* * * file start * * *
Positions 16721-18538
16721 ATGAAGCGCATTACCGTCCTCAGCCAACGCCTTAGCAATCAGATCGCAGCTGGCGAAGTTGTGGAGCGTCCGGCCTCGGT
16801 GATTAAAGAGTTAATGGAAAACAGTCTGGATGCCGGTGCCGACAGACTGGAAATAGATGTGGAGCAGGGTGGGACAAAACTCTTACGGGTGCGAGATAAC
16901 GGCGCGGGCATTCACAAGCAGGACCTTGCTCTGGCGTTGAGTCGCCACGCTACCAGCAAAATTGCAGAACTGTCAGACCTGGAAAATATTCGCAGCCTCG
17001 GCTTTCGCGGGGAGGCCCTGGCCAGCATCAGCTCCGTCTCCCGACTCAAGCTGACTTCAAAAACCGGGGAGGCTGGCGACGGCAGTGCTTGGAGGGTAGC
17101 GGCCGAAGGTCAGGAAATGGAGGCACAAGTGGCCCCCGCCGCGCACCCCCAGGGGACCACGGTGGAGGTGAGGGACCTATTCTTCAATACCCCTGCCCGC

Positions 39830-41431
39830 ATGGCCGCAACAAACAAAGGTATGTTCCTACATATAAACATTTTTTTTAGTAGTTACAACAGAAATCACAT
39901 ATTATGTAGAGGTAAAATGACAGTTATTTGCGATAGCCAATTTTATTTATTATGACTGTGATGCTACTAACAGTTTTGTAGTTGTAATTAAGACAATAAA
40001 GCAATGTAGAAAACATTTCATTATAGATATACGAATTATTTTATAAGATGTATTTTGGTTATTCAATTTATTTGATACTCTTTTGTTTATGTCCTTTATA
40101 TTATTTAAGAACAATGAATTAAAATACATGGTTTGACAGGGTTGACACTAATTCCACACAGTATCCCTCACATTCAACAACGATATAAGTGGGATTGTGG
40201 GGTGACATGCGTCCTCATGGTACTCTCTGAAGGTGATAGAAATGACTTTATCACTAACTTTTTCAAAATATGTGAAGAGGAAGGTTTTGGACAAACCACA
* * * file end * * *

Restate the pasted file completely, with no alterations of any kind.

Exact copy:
Positions 16721-18538
16721 ATGAAGCGCATTACCGTCCTCAGCCAACGCCTTAGCAATCAGATCGCAGCTGGCGAAGTTGTGGAGCGTCCGGCCTCGGT
16801 GATTAAAGAGTTAATGGAAAACAGTCTGGATGCCGGTGCCGACAGACTGGAAATAGATGTGGAGCAGGGTGGGACAAAACTCTTACGGGTGCGAGATAAC
16901 GGCGCGGGCATTCACAAGCAGGACCTTGCTCTGGCGTTGAGTCGCCACGCTACCAGCAAAATTGCAGAACTGTCAGACCTGGAAAATATTCGCAGCCTCG
17001 GCTTTCGCGGGGAGGCCCTGGCCAGCATCAGCTCCGTCTCCCGACTCAAGCTGACTTCAAAAACCGGGGAGGCTGGCGACGGCAGTGCTTGGAGGGTAGC
17101 GGCCGAAGGTCAGGAAATGGAGGCACAAGTGGCCCCCGCCGCGCACCCCCAGGGGACCACGGTGGAGGTGAGGGACCTATTCTTCAATACCCCTGCCCGC

Positions 39830-41431
39830 ATGGCCGCAACAAACAAAGGTATGTTCCTACATATAAACATTTTTTTTAGTAGTTACAACAGAAATCACAT
39901 ATTATGTAGAGGTAAAATGACAGTTATTTGCGATAGCCAATTTTATTTATTATGACTGTGATGCTACTAACAGTTTTGTAGTTGTAATTAAGACAATAAA
40001 GCAATGTAGAAAACATTTCATTATAGATATACGAATTATTTTATAAGATGTATTTTGGTTATTCAATTTATTTGATACTCTTTTGTTTATGTCCTTTATA
40101 TTATTTAAGAACAATGAATTAAAATACATGGTTTGACAGGGTTGACACTAATTCCACACAGTATCCCTCACATTCAACAACGATATAAGTGGGATTGTGG
40201 GGTGACATGCGTCCTCATGGTACTCTCTGAAGGTGATAGAAATGACTTTATCACTAACTTTTTCAAAATATGTGAAGAGGAAGGTTTTGGACAAACCACA